Twenty years ago a research team discovered by accident that BPA had leached out of plastic cages that were used to house female lab mice which caused an increase in chromosomally abnormal eggs. They have now discovered that a variety of alternative bisphenols now being used to replace earlier BPA in BPA free cups, cages, bottles and other items appear to have similar problems with their mice. Patricia Hunt of Washington State University reports a strange deja vu experience in their laboratory.
The recent findings were uncovered very similarly as the team once again noticed changes in the data coming from studies on control animals. The problem was once again traced to contamination from damaged cages, however the effects were more subtle than what presented in the original discovery. That was due to not all of the cages being damaged and the contamination source remained less certain.
The team was able to determine that the mice were being exposed to bisphenol replacements. They also observed that the disturbance in the lab was causing problems in the production of both sperm and eggs. After getting the contamination under control, they conducted additional controlled studies to test the effects of a variety of replacement bisphenols including one of the more common replacements known as BPS. The studies confirmed that the dispenol replacements produce remarkably similar chromosomal abnormalities as those seen in the earlier BPA study.
Patricia Hunt noted that the initial accidental exposure of the mice was remarkably similar to what could happen in people who use plastics in that the exposure was highly variable and accidental. Not all of the mice’s cages were damaged therefore the findings differed among mice in different cages. She adds that although determining levels of human exposure is difficult, the controlled experiments were conducted using low doses of BPS and other disphenol replacements thought to be relevant in people who use BPA free plastics.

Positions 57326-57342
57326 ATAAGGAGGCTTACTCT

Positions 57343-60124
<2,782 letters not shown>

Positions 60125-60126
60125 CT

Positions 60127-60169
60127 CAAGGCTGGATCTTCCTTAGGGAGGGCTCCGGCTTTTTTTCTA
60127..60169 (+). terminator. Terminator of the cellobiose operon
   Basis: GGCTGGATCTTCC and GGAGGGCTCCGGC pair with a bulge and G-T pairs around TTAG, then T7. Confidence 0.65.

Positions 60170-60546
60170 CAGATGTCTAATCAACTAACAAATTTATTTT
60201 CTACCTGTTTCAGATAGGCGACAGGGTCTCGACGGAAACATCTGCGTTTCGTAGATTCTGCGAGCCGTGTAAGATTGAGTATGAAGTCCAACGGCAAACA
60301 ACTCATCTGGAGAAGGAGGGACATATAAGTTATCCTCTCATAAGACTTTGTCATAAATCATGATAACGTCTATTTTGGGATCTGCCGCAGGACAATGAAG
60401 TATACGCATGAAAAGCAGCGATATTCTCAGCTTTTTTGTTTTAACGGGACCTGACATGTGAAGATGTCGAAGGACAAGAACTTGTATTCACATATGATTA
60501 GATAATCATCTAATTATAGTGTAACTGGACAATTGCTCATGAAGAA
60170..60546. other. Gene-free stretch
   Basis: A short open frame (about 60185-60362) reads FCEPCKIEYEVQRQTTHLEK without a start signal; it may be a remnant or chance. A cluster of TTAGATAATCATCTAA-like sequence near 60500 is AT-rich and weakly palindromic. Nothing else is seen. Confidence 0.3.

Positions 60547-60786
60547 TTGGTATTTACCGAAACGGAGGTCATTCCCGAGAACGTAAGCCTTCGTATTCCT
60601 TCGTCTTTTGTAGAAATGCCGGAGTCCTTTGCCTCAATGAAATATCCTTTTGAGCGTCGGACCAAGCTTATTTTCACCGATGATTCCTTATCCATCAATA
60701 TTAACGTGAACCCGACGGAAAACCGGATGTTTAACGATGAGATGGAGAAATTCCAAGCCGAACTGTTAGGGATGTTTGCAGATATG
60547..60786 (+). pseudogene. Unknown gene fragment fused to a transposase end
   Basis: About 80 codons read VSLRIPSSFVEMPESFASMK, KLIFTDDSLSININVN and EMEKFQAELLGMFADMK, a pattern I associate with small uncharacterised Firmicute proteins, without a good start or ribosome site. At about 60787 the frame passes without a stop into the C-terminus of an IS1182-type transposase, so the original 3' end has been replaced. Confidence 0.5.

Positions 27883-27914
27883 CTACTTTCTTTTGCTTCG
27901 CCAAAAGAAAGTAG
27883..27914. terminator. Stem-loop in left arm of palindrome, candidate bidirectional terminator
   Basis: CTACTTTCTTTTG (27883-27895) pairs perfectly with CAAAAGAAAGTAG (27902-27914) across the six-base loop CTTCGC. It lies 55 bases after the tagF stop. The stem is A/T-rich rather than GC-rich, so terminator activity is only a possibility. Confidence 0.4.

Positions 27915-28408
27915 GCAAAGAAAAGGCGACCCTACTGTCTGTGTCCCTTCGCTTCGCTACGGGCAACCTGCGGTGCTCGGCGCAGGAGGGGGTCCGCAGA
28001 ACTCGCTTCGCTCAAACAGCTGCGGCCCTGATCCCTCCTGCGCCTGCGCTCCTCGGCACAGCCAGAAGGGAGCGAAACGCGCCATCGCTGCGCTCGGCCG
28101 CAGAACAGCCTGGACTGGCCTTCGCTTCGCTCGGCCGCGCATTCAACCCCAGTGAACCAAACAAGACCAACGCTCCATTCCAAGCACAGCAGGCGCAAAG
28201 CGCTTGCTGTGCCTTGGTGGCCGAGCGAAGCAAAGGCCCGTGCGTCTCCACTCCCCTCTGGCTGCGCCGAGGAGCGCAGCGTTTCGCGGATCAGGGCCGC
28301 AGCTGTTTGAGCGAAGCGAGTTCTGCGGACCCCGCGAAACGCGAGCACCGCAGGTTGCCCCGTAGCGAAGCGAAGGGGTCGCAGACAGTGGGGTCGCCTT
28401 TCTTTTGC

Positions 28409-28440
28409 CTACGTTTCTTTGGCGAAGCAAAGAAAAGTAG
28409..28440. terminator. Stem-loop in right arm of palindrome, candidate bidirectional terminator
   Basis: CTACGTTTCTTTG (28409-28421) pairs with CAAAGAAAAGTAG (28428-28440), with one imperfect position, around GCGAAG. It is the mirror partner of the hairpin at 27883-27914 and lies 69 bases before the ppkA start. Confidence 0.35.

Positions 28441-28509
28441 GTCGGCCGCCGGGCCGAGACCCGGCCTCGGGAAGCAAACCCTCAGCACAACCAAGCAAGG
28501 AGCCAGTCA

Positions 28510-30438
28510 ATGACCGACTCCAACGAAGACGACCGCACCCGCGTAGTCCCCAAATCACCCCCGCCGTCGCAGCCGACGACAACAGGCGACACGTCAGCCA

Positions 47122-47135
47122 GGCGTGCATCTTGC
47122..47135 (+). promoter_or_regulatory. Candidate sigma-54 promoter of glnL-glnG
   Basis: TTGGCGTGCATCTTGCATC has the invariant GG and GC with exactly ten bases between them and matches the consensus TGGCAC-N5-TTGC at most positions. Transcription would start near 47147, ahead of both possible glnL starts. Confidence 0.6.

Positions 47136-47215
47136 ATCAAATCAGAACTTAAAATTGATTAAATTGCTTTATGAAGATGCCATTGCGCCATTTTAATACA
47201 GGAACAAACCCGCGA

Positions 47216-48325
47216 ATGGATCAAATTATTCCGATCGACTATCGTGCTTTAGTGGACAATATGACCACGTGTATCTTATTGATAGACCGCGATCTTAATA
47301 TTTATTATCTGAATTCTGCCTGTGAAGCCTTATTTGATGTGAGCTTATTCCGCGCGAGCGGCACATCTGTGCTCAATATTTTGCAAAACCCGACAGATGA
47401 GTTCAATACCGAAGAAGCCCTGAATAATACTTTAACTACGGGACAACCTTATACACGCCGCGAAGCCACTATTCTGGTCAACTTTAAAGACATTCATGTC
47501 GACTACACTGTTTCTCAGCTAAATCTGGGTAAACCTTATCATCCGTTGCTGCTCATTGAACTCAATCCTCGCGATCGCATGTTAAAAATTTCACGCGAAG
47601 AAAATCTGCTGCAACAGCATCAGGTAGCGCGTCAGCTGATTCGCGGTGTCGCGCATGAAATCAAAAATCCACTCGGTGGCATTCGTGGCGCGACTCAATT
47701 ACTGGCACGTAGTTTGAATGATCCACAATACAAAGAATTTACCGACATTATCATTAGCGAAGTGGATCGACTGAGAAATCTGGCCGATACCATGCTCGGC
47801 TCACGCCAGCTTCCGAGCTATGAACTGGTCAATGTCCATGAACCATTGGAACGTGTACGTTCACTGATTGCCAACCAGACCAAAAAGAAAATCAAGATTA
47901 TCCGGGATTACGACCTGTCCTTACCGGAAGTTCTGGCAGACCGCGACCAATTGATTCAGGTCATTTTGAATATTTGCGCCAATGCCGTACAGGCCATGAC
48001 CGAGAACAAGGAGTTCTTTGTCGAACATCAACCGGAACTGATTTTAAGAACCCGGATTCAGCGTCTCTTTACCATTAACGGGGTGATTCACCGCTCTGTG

The problems if they remain true in people as has been shown with BPA, will carry to future generations through their effects on the germ line. The team has shown that if it were possible to completely eliminate bisphenol contaminants, the effects would still persist for about three generations.
The team says more work is needed to determine whether some bisphenol replacements might be safer than others as there are dozens of these types of chemicals now in use. They also suspect that other widely used and endocrine disrupting chemicals such as parabens, flame retardants and phthalates may have similar adverse affects on fertility and they warrant study also.
The team agrees that the ability to rapidly enhance properties of chemicals has tremendous potential for treating a variety of diseases, controlling dangerous infectious agents, and enhancing medical and structural materials. The technology has paved the way for green chemistry which is a healthier future achieved by engineering chemicals to protect against hazardous effects. Currently however, regulatory agencies which are charged with assessing chemical safety cannot keep up with the introduction of new chemicals. Furthermore, as disphenol replacements illustrate, it is more cost effective and easier under current regulations to replace a chemical of concern with structural analogs instead of determining the attributes that make it hazardous.
The teams advice to consumers is simple: BPA free or not, plastic products which show physical signs of aging or damage cannot be deemed safe.
To view the original scientific study click here: Replacement Bisphenols Adversely Affect Mouse Gametogenesis with Consequences for Subsequent Generations.